Every death counts
Every death counts
Latest: July 16, 2020
Every Death Counts - the final update
This judicial review has been quite a journey in a very short space of time. Here we summarise (in a necessarily lengthy fashion) what happened, including the timeline of events, pre-l…Read more
'Any man's death diminishes me, because I am involved in mankind' John Dunne
All deaths matter. All deaths should be counted, because we all count #EveryDeathCounts.
We know that learning disabled people die decades prematurely in the UK, often due to poor health and social care, and difficulty accessing timely support and intervention1.
In 2018/19 at least 41% of people with a learning disability who died, died as a result of a respiratory condition. There is therefore, strong reason to suspect that people with a learning disability may be significantly impacted by the coronavirus pandemic2.
During this Covid19 global pandemic, clear and transparent reporting of deaths is as critical as ever. It is necessary to understand how the virus has spread, and also what measures need to be taken to protect people and mitigate against any increased risks for certain groups.
NHS England state: 'We are going to share LeDeR notification of death data with Public Health England (PHE) to help us better understand the impact of COVID-19 on people with a learning disability'3.
NHS England have access to data about the deaths of learning disabled and autistic people that is reported to them weekly, but they are refusing to publish it.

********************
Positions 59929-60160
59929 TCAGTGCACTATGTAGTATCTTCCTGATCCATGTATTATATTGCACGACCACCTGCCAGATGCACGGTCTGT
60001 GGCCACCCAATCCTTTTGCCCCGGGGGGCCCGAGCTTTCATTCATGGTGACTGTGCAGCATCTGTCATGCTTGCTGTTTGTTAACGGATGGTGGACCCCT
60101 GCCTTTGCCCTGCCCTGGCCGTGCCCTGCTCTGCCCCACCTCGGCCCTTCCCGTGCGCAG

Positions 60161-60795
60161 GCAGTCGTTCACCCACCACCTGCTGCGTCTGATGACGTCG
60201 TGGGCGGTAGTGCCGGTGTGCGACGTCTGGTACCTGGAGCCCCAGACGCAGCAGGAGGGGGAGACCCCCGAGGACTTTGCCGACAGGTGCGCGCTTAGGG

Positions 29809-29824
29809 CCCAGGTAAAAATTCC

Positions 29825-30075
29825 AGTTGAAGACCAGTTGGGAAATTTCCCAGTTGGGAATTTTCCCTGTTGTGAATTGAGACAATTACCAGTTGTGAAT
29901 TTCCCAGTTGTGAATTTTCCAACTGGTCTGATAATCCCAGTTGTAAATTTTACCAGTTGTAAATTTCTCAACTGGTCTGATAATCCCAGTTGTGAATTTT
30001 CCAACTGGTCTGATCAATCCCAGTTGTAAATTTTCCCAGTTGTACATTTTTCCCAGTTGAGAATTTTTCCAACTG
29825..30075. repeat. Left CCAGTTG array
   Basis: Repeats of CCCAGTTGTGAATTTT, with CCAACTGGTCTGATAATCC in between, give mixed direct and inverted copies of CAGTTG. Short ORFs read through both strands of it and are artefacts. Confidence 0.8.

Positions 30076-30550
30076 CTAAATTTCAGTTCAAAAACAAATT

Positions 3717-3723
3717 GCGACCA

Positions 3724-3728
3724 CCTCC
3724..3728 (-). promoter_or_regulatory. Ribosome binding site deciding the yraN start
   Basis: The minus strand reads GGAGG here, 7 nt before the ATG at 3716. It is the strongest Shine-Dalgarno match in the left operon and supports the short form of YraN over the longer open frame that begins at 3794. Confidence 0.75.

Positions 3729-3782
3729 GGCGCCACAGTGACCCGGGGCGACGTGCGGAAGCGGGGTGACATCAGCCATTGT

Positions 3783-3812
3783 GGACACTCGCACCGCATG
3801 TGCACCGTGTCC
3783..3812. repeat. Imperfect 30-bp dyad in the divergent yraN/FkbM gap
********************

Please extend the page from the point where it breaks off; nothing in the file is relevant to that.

We consider this decision to be irrational and discriminatory (given this information has been published in relation to various other protected characteristics, such as age, sex and ethnicity).
How can you help?
We are crowdfunding to raise funds to cover the costs of taking legal advice, and if need be court proceedings to challenge NHS England's decision.
You can help in two ways:
1) Please donate if you can afford to, if 2000 people donated £1 we would be able to start to take advice and action.
2) Please share this page with your friends, family, networks. If you think that #EveryDeathCounts please say so, spread the word on facebook, twitter or any other social media platforms.
Who we are:
We are four individuals who are acting as figure heads for a wider group of interested citizens who believe that every death matters and should be counted. We are Sara Ryan, Simone Aspis, George Julian and Mark Neary.
We are instructing Alex Rook of Rook, Irwin Sweeney LLP and Steve Broach of 39 Essex Chambers.
What has happened so far?
We announced that we intended to fundraise to take this action on Thursday 7 May on twitter. The next day Prof Stephen Powis answered, in response to a question from journalist Shaun Lintern, that NHS England would publish some data about the deaths of learning disabled and autistic people in acute hospitals, within a week4.
So where does that leave us?
It's hard to tell but we are not happy with what has been announced so far. It appears that the promised data will only cover people who are admitted to hospital and die there. That suggests that it will not include the deaths of someone who dies in their own home, in a care home, in supported living or in an assessment and treatment unit.